Perception of Estonian word prosody in whispered speech
In Nordic Prosody: Proceedings of the VIIIth Conference, Trondheim, August 19-21, 2000 Wim A. van Dommelen and Thorstein Fretheim (eds), Peter Lang GmbH, Frankfurt/M etc.: 153-164.
Of the three distinctive degrees of quantity in Estonian, the contrast between short (Q1) and long (Q2) is perceived with the help of temporal characteristics alone. To distinguish overlong (Q3) from long, however, a falling F0 contour is considered to be important.
This paper addresses the following question: can listeners distinguish Q2 and Q3 even when F0 is absent, as in whispered speech? If they do, the phonetic basis of the contrast in whispered speech must be explained.
A listening test with 13 male and 12 female students was carried out at the Institute of Cybernetics in Tallinn, Estonia. The stimuli consisted of words of the form CVCV (Q1), CVVCV (Q2), CVVVCV (Q3), CVCCV (Q2) and CVCCCV (Q3), built on the CVCV sequences /kasi/, /koli/ and /laki/. The resulting 3 word groups, each consisting of 5 semantically meaningful words, were read by one male (TL) and two female (KL, MR) Estonian speakers, first normally and then in whisper, each word 5 times, in random order within each word group. A CD with the stimuli was presented to the listeners through earphones.
The results showed only a marginal difference between normal and whispered speech in the listeners' recognition of Q3: 96.0% in whispered speech, 96.5% in normal speech, all words and speakers pooled. A lower recognition rate could be expected in whispered "vowel type" stimuli, i.e. words where the quantity distinction is carried by the vowel, but was not found.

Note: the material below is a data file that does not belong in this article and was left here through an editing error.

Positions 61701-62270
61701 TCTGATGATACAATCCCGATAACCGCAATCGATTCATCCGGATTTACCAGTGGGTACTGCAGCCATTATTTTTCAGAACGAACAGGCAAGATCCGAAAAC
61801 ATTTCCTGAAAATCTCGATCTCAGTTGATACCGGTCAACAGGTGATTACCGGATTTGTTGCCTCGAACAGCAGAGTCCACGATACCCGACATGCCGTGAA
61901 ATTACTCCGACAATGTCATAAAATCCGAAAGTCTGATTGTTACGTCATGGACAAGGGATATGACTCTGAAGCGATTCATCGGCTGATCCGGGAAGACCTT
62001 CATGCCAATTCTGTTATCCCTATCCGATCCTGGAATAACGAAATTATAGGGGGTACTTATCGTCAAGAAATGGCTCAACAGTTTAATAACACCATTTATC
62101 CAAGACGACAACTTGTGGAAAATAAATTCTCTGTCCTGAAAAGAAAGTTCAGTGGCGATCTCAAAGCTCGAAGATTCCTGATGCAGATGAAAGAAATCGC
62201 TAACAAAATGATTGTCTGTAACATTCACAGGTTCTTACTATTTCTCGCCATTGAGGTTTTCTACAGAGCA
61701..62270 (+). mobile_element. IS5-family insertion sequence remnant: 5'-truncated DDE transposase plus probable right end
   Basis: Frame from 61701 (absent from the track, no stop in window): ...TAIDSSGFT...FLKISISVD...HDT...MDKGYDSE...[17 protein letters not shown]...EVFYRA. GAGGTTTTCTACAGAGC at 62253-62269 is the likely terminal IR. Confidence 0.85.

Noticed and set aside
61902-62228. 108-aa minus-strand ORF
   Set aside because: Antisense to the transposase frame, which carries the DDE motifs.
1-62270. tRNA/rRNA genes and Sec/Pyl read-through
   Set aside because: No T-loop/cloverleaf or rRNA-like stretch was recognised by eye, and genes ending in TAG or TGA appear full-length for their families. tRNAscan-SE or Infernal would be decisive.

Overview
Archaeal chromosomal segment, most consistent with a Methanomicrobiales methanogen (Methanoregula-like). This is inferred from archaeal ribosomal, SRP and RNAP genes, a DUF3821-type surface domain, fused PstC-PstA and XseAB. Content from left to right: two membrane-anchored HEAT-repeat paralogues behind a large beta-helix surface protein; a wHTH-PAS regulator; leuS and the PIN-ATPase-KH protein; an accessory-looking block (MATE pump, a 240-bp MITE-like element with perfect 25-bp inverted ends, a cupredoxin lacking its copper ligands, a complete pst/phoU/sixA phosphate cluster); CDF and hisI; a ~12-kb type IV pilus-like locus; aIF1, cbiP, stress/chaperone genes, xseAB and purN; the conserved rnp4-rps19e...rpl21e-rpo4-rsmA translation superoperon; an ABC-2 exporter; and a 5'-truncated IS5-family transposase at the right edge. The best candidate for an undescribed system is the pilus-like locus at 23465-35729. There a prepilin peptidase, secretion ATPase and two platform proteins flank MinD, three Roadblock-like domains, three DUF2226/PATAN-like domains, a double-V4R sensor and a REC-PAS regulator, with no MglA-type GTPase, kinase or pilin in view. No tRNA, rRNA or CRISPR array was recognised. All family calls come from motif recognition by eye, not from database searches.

Acoustic analyses (using Kay MultiSpeech 3700) of V1 of the vowel type stimuli showed that, in normal speech, there was a clear difference in the F0 contour for all three speakers; TL and MR had a falling F0 contour in Q3, flat or rising in Q2; KL had a flat F0 contour in Q3, rising in Q2. The SPL roughly followed the F0 contours.
In whispered speech, the differences in duration between different degrees of quantity were slightly enhanced in comparison with normal speech. In vowel type words, the mean SPL in V1 of the Q3 stimuli fell slightly, while the SPL curve of the vowel in Q2 words seemed to be a truncated version of Q3. Moreover, the noise of V1 gave an impression of becoming darker in Q3 and lighter in Q2. This impression was corroborated by using a high-pass filter (cut-off frequency at 1.76 kHz for the female speakers, 1.54 kHz for the male): the filtered vowel showed a strongly decreasing SPL in connection with Q3 and an increasing SPL with Q2. Higher SPL in this case indicated more high frequency energy and vice versa.
For consonant type words, there was no difference between whispered and normal speech when the consonant was voiceless e.g. in kassi; a voiced consonant like /l/ in kolli, on the other hand, behaved similarly to V1 in vowel type words.
The conclusion is that there is a difference between Q2 and Q3 in the frequency domain also in whispered speech. Instead of F0, it is characterized by lightening or darkening color of the whisper noise.